How Pope Francis' Laudato Si Relates to City Planning - Father Alejandro Crostwaithe

Pope Francis’ encyclical, Laudato Si is an urgent call to humanity to become aware of the negative and immoral impact bad city-making has on the planet, and on humans. The Pope, explained Father Alejandro Crosthwaite at his presentation at the 53rd IMCL Conference in Rome, calls for a global initiative, to reach across national borders and give topmost priority to the preservation of our ‘common home’.

Laudato Si calls urban planners to integrate city design with the natural environment and with people’s quality of life. The Pope asks us to pay special attention to the poor and the excluded in our cities.

Many of our cities have become unlivable, observes the Pope, due not only to air, audio and visual pollution, inadequate public transportation, traffic gridlocks, segregation, inequality and violence, but also because there is a marked loss of identity, a silent rupture of the bonds of integration and social cohesion. So not only do we see physical destruction, but we also see a destruction of the bonds that unite humanity.

In Pope Francis’ words: “Nowadays, for example, we are conscious of the disproportionate and unruly growth of many cities… We were not meant to be inundated by cement, asphalt, glass and metal, and deprived of physical contact with nature.”

The Pope calls for us to interweave nature and the built environment; this is important both for the health of nature and of humanity. He urges city planners and architects to “understand people’s thought processes, symbolic language and ways of acting. It is not enough to seek the beauty of design.” He calls for an urban development process, in dialogue with city dwellers, that creates a public realm that supports social life and human encounter. “There is also a need to protect those common areas, visual landmarks and urban landscapes which increase our sense of belonging, of rootedness, of “feeling at home” within a city which includes us and brings us together.”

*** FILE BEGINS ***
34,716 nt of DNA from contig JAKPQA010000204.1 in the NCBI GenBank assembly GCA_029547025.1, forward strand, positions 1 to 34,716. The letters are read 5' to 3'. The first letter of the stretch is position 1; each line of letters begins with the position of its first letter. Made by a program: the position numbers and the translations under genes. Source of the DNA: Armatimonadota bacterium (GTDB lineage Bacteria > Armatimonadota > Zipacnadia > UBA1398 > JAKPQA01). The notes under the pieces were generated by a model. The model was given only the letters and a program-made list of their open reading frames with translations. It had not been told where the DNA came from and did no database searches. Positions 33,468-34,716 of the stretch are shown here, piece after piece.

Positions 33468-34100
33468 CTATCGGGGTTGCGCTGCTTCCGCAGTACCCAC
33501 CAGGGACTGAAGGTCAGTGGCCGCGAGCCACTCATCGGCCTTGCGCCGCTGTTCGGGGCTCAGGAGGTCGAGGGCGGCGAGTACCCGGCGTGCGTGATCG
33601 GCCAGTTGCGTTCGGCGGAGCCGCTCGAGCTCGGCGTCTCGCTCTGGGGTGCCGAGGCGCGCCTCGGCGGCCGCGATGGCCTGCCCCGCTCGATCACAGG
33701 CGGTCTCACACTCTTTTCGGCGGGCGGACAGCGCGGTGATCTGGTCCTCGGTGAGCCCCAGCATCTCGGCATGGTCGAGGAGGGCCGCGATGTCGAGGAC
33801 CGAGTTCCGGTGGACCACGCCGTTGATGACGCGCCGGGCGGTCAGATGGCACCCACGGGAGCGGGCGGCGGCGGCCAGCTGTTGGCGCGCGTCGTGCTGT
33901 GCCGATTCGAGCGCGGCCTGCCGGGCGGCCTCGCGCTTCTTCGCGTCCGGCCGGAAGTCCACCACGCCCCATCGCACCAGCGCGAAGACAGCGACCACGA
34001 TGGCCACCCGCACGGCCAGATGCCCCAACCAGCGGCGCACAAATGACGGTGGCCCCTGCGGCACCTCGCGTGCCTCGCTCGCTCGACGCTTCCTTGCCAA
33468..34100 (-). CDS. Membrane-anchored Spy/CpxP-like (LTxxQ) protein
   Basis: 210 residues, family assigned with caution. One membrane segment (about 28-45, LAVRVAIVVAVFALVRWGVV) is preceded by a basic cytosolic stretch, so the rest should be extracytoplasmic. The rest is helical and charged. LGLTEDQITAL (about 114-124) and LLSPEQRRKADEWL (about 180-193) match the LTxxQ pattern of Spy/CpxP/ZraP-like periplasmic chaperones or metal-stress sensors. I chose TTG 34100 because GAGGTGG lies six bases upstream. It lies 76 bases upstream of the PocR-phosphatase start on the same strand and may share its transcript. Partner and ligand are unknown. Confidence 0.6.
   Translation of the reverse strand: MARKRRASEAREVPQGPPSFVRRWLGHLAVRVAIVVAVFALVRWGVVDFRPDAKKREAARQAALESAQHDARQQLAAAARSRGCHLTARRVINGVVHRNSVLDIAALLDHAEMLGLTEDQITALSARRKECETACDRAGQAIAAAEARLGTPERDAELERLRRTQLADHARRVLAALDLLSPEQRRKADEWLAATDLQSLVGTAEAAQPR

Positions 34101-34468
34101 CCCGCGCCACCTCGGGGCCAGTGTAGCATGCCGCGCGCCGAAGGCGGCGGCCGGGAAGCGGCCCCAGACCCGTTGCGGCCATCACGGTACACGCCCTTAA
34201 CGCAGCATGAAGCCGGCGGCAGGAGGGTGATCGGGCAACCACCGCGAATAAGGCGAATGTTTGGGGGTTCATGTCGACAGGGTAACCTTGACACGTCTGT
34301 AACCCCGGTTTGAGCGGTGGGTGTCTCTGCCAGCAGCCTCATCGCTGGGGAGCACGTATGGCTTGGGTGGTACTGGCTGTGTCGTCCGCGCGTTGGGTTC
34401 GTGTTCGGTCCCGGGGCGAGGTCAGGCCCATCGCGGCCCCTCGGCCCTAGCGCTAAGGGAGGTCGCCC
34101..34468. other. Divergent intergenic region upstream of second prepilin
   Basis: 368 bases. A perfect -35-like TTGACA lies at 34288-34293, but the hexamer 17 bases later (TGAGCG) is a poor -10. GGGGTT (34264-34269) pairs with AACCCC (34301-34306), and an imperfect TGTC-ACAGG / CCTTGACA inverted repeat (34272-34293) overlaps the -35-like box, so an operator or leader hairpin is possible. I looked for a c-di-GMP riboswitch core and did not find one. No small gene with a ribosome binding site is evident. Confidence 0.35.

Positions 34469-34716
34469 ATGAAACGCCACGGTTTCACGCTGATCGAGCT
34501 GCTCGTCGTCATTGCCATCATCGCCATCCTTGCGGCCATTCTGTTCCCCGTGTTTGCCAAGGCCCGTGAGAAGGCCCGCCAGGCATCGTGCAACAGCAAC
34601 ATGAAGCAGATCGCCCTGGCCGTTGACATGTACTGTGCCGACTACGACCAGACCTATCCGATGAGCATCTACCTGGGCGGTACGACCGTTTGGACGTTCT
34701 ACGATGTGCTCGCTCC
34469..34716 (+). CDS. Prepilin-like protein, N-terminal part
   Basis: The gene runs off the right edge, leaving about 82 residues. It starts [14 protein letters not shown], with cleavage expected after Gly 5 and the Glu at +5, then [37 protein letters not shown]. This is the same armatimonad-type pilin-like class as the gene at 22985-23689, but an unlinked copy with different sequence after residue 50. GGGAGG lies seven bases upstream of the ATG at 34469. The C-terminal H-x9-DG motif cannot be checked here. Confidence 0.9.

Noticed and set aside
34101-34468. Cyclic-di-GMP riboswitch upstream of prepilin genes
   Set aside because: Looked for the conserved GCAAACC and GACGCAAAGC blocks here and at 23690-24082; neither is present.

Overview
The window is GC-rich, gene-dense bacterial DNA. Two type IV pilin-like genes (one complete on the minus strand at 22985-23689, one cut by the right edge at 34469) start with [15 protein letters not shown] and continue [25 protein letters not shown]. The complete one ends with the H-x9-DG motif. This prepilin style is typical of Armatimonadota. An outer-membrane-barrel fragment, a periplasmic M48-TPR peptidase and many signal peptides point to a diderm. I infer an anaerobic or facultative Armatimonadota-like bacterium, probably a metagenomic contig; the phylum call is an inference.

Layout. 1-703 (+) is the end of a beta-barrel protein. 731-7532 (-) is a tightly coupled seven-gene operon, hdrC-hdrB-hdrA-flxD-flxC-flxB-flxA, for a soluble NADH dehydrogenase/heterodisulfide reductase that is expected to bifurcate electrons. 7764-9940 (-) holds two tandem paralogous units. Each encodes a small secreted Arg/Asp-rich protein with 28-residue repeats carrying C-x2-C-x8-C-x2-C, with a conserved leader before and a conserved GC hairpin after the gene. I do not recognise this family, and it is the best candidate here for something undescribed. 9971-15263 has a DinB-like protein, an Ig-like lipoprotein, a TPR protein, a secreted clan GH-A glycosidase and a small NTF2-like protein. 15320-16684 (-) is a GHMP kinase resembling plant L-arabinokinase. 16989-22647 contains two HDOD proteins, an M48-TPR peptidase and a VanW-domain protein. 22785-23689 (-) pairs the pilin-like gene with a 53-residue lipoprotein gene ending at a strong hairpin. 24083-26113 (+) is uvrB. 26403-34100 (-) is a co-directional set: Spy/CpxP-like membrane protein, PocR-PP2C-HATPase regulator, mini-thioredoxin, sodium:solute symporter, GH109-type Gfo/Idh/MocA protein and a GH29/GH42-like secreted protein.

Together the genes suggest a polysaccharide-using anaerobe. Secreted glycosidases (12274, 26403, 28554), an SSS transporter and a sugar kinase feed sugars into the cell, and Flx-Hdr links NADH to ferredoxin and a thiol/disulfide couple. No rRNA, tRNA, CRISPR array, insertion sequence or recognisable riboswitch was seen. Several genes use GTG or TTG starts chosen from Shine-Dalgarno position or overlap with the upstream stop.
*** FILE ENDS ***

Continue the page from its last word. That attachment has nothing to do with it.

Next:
“Authentic development” asserts the Pope, “includes efforts to bring about an integral improvement in the quality of human life, and this entails considering the setting in which people live their lives. These settings influence the way we think, feel and act. In our rooms, our homes, our workplaces and neighborhoods, we use our environment as a way of expressing our identity. We make every effort to adapt to our environment, but when it is disorderly, chaotic or saturated with noise and ugliness, such overstimulation makes it difficult to find ourselves integrated and happy.”

This ecological encyclical also addresses the transportation crisis in our modern cities. The prevalence of a worldwide car culture is the cause of traffic congestion, raising the level of pollution, consuming enormous quantities of non-renewable energy, and a disproportionate amount of urban land. But substantial improvements in safety, convenience, frequency, affordability and comfort must be made in the public transportation systems in order to make them acceptable to a driving society.

The problem of human housing is also addressed by Laudato Si, as well as the moral obligation city planners have not to exclude the poor from urban development. As the Pope states: “In some places, where makeshift shanty towns have sprung up, this will mean developing those neighborhoods rather than razing or displacing them.”

“The deterioration of the natural environment and of society has especially negative consequences on the poor. This is aggravated by the privatization of certain spaces of beauty”, as well as by gated communities created “to ensure an artificial tranquility”.

As Father Crosthwaite explains, the Pope “calls all to integrate environmental ecology, and city planning, with human ecology… This holistic, sustainable, ecological call must include a true ecological conversion, and not just an ecological awareness”.

 

A true green approach must always take into consideration a social approach.

“It must integrate questions of justice in debates on the environment, so as to hear both the cry of the earth and the cry of the poor”.